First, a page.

01 January 2013

Firearm Lethality: Pre Fragmented Bullets

12" penetration is the FBI recommended minimum
Different experts have different ideas about what makes an effectively lethal cartridge.  The FBI recommends 12 inches of penetration for a service pistol load.  I don't disagree with that.  What I do disagree with is that every single expert needs to explain that ALL bullets are deadly.  There is no smart/safe/magic bullet that only kills bad guys.  And no bullet technology makes up for safe gun handling skills.

A few posts ago we looked at Dr. Martin Fackler's pictures of military FMJ at various terminal velocities.  The fragmentation gained is largely a linear relationship with velocity.  To the right you will see a picture of some of the most common service pistol calibers with common Jacketed Hollow Point bullets.  They all do just fine in the penetration and expansion department.  Please note the ultra light, ultra fast 40 S&W load in the middle.

Since all bullets try to be accurate, we can assume that accuracy is NOT a competing factor between penetration and tissue disruption.  But as we have covered various designs as they have come out over the years, it becomes clear that penetration and tissue disruption are at odds with each other.  The monolithic non-expanding solids weigh the equation totally in the Penetration portion of lethality.  What if there were a bullet totally weighted towards tissue disruption? 

There are various makes on the market, and the most common names thrown out there are Glaser, Magsafe, and Dynamic Research Technologies.  Other companies are on the market, Extremeshock, RBCD, or Fastfire.  The biggest reason to use a pre-fragmented pistol round is to avoid "over penetration" and "ricochet" casualty causing events.  If your bullet started to break up the moment it hit anything solid or semi-solid, the smaller fragments would have less mass, and less mass loses speed quicker, which means less momentum to cause deep penetration which is a key factor in lethality.

Glaser was the brand that I first heard of, way back in the era of Windows 3.1 and 386 computers.  They were/are simply a plastic jacket filled with birdshot.  The use of glaser like ammunition in certain James Bond novels made them seem exotic and dangerous.  Of course I'm smarter now, and the glamor of phrases like "the compact fragments floating in their Teflon coatings impacted the gas tank, causing the unknown assailants car to explode" read better to a teenager who had no clue about 1) how hard it is to get a gas tank to explode, and 2) that pre-fragmented ammo won't reach the gas tank in the first place.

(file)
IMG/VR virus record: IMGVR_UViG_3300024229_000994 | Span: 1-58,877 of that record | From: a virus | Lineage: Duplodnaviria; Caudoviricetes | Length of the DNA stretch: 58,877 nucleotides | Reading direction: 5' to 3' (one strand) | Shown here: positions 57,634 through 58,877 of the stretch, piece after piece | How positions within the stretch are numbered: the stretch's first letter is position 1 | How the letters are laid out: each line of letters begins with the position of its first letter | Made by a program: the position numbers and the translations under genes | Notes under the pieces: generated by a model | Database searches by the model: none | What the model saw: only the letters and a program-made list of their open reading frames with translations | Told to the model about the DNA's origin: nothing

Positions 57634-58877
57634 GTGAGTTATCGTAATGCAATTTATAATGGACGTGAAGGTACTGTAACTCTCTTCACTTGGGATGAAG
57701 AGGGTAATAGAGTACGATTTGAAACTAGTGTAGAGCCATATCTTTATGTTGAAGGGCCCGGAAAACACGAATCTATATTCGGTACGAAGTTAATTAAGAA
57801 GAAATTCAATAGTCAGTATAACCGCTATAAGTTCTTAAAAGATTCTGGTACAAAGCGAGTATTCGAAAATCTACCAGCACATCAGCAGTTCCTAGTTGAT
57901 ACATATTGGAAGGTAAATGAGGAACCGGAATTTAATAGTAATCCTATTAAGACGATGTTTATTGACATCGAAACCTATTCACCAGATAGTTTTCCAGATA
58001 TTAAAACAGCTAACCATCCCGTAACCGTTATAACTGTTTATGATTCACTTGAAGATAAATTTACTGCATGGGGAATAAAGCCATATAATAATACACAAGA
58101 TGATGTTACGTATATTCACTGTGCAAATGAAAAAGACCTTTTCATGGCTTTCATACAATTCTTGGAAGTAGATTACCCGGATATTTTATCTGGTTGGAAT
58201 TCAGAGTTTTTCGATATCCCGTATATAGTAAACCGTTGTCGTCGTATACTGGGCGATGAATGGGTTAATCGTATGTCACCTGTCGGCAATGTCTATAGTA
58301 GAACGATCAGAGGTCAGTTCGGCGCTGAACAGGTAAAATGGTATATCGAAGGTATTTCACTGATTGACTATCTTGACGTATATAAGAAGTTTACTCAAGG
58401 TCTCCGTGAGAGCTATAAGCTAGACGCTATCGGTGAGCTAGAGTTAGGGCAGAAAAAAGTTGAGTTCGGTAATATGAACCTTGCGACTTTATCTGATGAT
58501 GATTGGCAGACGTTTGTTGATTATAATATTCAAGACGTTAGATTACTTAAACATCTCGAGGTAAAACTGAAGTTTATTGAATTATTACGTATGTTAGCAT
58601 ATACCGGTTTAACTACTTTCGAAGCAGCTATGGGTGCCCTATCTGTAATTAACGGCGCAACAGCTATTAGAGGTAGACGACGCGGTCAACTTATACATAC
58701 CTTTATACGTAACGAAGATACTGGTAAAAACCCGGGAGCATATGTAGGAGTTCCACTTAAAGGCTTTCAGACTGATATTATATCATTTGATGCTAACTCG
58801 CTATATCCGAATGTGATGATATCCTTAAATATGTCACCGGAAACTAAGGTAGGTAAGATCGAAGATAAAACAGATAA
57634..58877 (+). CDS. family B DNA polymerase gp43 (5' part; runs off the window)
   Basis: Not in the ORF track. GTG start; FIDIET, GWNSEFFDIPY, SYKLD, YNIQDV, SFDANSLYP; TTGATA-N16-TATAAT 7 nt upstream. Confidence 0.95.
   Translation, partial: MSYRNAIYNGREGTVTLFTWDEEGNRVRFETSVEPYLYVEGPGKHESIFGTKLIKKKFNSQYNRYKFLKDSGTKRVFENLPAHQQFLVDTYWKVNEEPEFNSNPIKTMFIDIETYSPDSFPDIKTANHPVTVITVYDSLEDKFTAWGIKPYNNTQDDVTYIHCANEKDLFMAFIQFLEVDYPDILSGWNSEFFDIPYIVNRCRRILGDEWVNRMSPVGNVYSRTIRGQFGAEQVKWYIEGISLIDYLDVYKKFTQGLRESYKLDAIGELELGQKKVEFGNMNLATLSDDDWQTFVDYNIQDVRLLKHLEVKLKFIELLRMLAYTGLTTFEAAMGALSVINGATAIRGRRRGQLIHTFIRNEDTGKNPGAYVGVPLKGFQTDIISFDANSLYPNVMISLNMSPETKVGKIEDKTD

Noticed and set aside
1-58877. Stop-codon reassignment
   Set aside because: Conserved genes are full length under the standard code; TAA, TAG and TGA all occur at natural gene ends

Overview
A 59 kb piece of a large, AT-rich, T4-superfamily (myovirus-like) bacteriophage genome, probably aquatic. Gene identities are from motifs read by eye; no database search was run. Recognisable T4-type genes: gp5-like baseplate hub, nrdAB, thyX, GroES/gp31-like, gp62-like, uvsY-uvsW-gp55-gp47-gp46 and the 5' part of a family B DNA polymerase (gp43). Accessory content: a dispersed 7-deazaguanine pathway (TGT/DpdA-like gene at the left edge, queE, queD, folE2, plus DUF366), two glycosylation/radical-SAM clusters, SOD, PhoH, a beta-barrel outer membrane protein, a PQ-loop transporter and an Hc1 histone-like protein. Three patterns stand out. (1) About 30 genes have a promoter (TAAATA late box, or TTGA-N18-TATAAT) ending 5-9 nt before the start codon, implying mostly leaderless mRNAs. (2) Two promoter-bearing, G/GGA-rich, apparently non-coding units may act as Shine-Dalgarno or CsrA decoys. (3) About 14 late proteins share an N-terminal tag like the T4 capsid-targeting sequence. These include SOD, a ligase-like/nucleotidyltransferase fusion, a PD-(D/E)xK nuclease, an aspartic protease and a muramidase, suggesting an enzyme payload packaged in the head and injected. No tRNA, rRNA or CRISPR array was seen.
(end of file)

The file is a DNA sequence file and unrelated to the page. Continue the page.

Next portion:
DRT 79gr 223 bullet, 10 feet from muzzle
Now, "pre-fragmented" ammunition is not a new idea.  The idea of cutting an X into the soft lead of a bullet to make discarding petals has been around since...well I don't know how long.

Magsafe bullets, lead shot in epoxy matrix
The question is, how do you keep all those fragments together while the bullet is spinning at several thousand rotations per minute?  So far there have been a three distinct answers.  Glaser uses a strong jacket that breaks apart on impact, DRT uses compression to sinter bond tungsten and other metal powders (Extremeshockusa uses a sintering process including a polymer), and Magsafe uses an epoxy glue to create a strong yet brittle medium to transport the lead shot.

Another type of ammunition that I will lump here, is multiple projectile bullets.  The US Government experimented with multiple projectile loads for the 30-06 to see if it would increase the hit probability for a rifleman (the project was abandoned, there is no substitution for marksmanship proficiency).  However Lehigh Defense still offers multiple projectile ammunition for personal defense.  This does nothing for ricochet concerns, but addresses the over penetration issue nicely. 
Lehigh 44 Mag multiple projectile

Each method works well enough for most purposes.  However, is there an increase in lethality with a pre-fragmented bullet over a normal bullet?  The answer is, it depends.  For a Central Nervous System (CNS) hit, the answer is "No" as any bullet will do, monolithic solid or DRT sinter core doesn't matter at that point.

So the lethality difference comes down to....shot placement.  If you shoot an attacker in the torso with a pre-fragmented ammo, and it fragments as advertised, you have a larger chance of getting something in some place where it ought not to be.  If you shoot the that attackers identical twin who is also attacking you with a hollow point bullet in the exact same spot, then we could answer this question with a stop watch as we waited for them to die.  Since I don't have those resources available, I'm going to say that bullet selection is not a replacement for shot placement, and anything worth shooting once is worth shooting twice.

Remember, all bullets are deadly.  It doesn't take too much to stop the cycle of life which is "fluid inside going round and round, air going in and out."  Such questions as "what kills faster" when talking about bullets is a poor question.  What people really want to know is, "if I screw up the shot, what bullet technology will make up for my shortcomings?"

The answer is, none of them.  Accuracy is still the number one most important part of lethality.  Penetrating in the wrong place and disrupting the wrong tissue doesn't give you immediate help in stopping an attacker, or charging animal. 

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